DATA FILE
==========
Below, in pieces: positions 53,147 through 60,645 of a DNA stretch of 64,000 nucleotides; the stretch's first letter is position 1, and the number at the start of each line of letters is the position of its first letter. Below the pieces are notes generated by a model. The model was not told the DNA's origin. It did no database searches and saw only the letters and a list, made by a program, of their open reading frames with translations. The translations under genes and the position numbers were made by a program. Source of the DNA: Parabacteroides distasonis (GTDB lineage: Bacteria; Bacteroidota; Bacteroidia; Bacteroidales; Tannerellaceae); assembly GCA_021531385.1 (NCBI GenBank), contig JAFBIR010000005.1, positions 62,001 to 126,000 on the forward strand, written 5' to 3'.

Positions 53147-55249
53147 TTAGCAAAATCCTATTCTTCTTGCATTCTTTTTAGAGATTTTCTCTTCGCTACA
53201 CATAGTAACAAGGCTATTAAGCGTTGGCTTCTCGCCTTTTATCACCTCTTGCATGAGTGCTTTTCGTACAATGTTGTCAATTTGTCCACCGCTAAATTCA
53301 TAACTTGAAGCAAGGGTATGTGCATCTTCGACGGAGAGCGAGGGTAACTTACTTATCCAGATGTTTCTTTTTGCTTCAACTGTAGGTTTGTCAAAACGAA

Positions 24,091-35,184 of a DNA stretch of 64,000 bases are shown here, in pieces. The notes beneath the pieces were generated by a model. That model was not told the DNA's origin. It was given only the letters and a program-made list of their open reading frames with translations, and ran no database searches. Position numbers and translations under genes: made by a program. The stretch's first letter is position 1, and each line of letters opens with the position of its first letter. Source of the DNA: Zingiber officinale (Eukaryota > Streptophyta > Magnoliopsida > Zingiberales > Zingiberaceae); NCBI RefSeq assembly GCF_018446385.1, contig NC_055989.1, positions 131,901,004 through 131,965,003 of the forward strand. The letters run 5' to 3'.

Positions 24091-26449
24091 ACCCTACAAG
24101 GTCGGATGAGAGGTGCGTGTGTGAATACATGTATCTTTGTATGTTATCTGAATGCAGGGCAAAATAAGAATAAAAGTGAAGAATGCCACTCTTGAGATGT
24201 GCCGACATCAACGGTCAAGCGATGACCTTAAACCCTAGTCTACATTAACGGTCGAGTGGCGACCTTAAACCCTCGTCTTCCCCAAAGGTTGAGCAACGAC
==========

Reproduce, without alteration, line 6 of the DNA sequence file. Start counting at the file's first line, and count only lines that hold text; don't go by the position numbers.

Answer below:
Positions 24,091-35,184 of a DNA stretch of 64,000 bases are shown here, in pieces. The notes beneath the pieces were generated by a model. That model was not told the DNA's origin. It was given only the letters and a program-made list of their open reading frames with translations, and ran no database searches. Position numbers and translations under genes: made by a program. The stretch's first letter is position 1, and each line of letters opens with the position of its first letter. Source of the DNA: Zingiber officinale (Eukaryota > Streptophyta > Magnoliopsida > Zingiberales > Zingiberaceae); NCBI RefSeq assembly GCF_018446385.1, contig NC_055989.1, positions 131,901,004 through 131,965,003 of the forward strand. The letters run 5' to 3'.